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Can J Anaesth. 2011 Jul;58(7):630-637. doi: 10.1007/s12630-011-9504-8. Epub 2011 Apr 22.

Antinociceptive effect of intrathecal administration of taurine in rat models of neuropathic pain.

Author information

1
Department of Anesthesiology, University of Occupational and Environmental Health, School of Medicine, 1-1, Iseigaoka, Yahatanishiku, Kitakyushu, 807-8555, Japan.
2
Department of Anesthesiology, University of Occupational and Environmental Health, School of Medicine, 1-1, Iseigaoka, Yahatanishiku, Kitakyushu, 807-8555, Japan. kojihara@med.uoeh-u.ac.jp.

Abstract

PURPOSE:

Taurine is the most abundant amino acid in many tissues. Although taurine has been shown to be antinociceptive, in this report, our focus is to elucidate the mechanism and action site on neuropathic pain. This study used behavioural assessments to determine whether taurine attenuates neuropathic pain in the spinal cord.

METHODS:

Chronic constriction injury (CCI) to the sciatic nerve and streptozotocin-induced diabetic neuropathy were introduced to male Sprague-Dawley rats. We then assessed the antinociceptive effect of spinal injections of taurine (100, 200, 400, or 800 μg) using electronic von Frey, paw pressure, and plantar tests. To explore the effect of taurine on motor function, a rotarod test was performed, and in order to determine which neurotransmitter pathway is involved in taurine's action, we examined how several antagonists of spinal pain processing receptors altered the effect of taurine 400 μg in a paw pressure test.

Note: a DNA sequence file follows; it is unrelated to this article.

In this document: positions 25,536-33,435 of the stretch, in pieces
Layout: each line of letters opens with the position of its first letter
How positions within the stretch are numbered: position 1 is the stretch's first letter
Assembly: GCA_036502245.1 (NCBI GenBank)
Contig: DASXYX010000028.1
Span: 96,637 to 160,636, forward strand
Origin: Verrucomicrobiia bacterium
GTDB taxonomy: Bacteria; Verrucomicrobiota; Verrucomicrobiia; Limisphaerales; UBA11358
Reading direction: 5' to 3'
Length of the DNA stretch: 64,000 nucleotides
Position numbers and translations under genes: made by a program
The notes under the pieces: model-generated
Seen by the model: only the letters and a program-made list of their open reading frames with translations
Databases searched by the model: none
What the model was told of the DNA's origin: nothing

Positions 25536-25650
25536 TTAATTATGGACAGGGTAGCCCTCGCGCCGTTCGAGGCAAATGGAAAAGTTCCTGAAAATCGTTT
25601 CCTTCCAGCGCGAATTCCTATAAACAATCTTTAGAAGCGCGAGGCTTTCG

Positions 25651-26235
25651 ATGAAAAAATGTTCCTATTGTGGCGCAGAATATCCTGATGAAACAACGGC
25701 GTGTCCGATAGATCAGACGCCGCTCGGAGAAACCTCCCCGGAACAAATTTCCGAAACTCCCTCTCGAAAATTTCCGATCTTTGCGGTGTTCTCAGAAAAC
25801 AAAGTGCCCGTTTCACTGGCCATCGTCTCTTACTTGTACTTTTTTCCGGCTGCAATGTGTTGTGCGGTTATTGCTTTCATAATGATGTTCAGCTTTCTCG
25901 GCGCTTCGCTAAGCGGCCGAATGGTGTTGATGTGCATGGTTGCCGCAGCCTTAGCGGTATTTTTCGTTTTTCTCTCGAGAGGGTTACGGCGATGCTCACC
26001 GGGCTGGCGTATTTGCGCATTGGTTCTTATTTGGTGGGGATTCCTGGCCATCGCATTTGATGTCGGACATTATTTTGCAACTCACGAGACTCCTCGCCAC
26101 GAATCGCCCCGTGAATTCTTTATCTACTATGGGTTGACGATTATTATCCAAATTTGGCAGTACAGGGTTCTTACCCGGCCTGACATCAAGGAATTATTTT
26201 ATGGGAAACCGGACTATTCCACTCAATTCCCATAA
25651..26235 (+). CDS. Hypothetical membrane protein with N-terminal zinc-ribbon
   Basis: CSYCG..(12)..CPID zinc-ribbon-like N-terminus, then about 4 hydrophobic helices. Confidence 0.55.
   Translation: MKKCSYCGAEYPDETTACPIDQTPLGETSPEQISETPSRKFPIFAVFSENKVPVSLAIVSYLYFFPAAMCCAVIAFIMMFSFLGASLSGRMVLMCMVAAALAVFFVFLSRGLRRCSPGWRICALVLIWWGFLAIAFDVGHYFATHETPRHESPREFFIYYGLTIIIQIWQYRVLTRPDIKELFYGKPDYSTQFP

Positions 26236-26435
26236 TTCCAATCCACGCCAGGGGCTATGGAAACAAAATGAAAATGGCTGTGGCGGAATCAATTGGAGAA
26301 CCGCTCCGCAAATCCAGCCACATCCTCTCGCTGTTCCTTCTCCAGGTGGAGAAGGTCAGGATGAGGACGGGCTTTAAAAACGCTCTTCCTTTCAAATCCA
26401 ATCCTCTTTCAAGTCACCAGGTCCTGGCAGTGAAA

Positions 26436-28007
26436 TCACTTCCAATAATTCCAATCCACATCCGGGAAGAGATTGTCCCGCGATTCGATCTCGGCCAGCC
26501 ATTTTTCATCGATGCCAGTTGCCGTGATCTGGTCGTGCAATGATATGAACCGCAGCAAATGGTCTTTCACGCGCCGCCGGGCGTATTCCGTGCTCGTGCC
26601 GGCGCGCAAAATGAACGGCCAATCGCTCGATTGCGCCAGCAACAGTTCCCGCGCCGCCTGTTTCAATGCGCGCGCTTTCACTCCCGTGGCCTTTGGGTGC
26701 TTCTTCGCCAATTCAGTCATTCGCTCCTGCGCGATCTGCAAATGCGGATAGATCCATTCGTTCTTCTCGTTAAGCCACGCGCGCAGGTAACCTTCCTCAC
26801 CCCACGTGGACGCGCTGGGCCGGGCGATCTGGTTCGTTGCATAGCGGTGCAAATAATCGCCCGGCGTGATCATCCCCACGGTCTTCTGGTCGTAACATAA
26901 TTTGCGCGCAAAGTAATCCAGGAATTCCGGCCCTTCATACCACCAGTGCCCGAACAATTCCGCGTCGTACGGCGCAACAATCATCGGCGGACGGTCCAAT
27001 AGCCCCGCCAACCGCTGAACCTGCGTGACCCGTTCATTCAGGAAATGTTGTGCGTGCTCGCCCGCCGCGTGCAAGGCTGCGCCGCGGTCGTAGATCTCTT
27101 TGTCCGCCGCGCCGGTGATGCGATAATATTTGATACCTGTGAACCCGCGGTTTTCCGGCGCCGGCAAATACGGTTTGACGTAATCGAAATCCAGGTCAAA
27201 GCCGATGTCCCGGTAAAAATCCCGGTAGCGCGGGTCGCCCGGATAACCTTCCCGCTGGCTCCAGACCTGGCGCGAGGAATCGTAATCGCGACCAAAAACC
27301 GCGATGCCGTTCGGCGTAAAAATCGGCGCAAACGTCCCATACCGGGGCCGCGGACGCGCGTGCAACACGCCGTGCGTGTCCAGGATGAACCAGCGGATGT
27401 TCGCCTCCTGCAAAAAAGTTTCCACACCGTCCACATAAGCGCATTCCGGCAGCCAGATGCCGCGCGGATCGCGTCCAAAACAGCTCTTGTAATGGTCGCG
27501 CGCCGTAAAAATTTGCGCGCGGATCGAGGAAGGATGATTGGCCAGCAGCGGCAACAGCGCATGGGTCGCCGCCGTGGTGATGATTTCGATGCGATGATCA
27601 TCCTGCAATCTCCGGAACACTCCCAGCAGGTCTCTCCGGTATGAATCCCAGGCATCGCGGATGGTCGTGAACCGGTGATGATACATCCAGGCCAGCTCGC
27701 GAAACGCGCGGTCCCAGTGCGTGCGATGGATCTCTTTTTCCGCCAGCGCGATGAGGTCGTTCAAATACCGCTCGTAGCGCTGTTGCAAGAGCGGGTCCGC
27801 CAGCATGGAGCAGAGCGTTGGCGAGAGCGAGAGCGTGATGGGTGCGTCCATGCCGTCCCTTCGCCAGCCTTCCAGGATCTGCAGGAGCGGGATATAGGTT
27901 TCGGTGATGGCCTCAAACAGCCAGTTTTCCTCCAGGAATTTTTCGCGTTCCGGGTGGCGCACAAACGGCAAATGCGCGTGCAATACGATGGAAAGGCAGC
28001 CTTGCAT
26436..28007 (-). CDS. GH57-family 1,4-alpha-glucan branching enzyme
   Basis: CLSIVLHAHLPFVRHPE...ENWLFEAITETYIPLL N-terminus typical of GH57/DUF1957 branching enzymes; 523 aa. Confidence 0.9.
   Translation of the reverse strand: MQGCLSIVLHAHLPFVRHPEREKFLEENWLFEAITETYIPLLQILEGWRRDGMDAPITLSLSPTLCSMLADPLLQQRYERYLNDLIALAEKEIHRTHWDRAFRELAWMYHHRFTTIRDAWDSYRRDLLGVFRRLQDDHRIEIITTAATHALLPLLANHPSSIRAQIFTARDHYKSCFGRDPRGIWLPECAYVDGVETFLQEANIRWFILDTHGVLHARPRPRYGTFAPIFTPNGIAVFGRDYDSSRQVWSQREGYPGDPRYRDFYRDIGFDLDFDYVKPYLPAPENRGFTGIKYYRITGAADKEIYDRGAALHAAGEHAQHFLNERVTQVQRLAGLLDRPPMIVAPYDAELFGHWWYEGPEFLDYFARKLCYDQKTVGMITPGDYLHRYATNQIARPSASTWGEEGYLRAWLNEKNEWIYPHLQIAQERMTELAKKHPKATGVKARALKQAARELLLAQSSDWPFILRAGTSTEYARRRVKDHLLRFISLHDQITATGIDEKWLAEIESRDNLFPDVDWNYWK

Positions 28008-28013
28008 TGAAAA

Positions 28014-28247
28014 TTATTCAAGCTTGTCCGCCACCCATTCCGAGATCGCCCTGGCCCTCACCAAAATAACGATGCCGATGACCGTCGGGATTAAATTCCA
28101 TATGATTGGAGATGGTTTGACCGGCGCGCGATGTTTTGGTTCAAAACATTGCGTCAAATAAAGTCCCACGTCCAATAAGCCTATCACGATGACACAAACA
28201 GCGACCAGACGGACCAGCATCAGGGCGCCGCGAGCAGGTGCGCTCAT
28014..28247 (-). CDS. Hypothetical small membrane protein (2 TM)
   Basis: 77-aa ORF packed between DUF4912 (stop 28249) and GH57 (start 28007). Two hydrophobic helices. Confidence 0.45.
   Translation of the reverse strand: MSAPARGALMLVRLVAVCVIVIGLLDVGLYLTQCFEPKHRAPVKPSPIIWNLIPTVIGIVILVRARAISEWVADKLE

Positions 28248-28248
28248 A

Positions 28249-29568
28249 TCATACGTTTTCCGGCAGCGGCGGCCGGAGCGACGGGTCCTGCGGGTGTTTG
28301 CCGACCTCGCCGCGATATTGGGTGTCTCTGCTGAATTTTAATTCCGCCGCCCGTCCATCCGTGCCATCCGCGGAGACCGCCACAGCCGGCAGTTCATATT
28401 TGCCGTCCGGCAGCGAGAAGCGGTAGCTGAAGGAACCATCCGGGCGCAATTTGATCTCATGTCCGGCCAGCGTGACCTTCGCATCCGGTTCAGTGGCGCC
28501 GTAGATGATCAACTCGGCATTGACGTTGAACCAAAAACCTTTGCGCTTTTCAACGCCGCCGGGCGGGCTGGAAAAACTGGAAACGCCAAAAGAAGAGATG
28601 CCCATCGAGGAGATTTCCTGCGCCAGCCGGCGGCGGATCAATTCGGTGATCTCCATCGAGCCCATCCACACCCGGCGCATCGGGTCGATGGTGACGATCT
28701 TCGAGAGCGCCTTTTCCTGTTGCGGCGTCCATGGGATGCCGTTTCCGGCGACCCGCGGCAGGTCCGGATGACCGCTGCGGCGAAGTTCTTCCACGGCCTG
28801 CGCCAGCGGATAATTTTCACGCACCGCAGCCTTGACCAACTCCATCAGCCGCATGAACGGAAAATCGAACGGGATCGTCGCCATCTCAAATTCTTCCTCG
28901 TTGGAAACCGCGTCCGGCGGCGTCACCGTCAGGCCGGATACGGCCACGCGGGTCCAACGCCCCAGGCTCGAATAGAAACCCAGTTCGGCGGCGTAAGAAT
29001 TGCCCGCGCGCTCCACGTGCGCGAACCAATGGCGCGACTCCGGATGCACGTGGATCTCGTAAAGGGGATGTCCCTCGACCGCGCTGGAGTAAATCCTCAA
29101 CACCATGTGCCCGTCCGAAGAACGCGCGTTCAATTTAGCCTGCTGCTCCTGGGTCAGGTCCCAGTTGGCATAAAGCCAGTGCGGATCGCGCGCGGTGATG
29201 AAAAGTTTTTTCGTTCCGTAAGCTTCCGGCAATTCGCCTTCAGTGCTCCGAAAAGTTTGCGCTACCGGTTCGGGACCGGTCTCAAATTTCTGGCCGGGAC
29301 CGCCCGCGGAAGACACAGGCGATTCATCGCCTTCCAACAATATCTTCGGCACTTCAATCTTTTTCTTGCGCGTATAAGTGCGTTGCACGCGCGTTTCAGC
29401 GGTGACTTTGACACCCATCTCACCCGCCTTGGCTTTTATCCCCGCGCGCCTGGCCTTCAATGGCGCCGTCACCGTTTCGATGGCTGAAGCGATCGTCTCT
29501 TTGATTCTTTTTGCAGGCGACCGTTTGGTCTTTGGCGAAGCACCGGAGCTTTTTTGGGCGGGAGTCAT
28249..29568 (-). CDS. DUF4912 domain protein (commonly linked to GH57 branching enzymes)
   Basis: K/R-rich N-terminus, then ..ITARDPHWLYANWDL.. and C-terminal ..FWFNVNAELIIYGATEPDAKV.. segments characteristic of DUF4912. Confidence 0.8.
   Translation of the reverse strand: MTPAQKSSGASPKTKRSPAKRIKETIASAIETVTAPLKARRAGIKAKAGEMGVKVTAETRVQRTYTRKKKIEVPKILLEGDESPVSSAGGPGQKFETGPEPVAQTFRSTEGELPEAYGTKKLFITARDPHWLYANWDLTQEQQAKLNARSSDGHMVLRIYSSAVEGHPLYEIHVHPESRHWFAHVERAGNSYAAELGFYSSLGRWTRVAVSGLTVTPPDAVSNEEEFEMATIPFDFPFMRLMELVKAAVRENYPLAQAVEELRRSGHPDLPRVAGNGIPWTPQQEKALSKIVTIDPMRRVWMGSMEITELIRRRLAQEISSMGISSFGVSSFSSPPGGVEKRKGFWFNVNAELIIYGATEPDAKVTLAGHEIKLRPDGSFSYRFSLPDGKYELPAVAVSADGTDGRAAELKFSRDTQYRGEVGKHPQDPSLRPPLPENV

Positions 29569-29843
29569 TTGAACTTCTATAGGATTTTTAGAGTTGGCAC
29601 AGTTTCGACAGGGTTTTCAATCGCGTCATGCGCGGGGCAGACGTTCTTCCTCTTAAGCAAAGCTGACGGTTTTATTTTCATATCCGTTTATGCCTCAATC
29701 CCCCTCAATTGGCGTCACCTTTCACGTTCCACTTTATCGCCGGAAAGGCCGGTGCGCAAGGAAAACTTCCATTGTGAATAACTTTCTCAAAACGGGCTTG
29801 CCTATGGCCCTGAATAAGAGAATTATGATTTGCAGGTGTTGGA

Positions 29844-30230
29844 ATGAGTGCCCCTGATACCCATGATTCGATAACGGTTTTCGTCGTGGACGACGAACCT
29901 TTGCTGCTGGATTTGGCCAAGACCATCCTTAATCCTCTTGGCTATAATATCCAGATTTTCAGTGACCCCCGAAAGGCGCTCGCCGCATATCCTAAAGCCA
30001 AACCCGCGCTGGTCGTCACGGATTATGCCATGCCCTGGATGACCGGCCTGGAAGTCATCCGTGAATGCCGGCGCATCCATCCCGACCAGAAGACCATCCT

RESULTS:

Taurine alleviated mechanical allodynia, mechanical hyperalgesia, and thermal hyperalgesia in CCI rats and suppressed mechanical allodynia and hyperalgesia in diabetic rats. Significant effects were observed at 200 μg in both models. On the other hand, taurine dose-dependently affected motor performance, and a significant effect was seen at 400 μg. The antinociceptive effects were reversed completely by pretreatment with an intrathecal injection of strychnine, a glycine receptor antagonist.

CONCLUSION:

The present study demonstrated that intrathecal administration of taurine attenuates different models of neuropathic pain, and these effects seem to be mediated by the activation of glycinergic neurotransmission. These findings suggest that taurine may be a candidate remedy for neuropathic pain.

PMID:
21512835
DOI:
10.1007/s12630-011-9504-8
[Indexed for MEDLINE]

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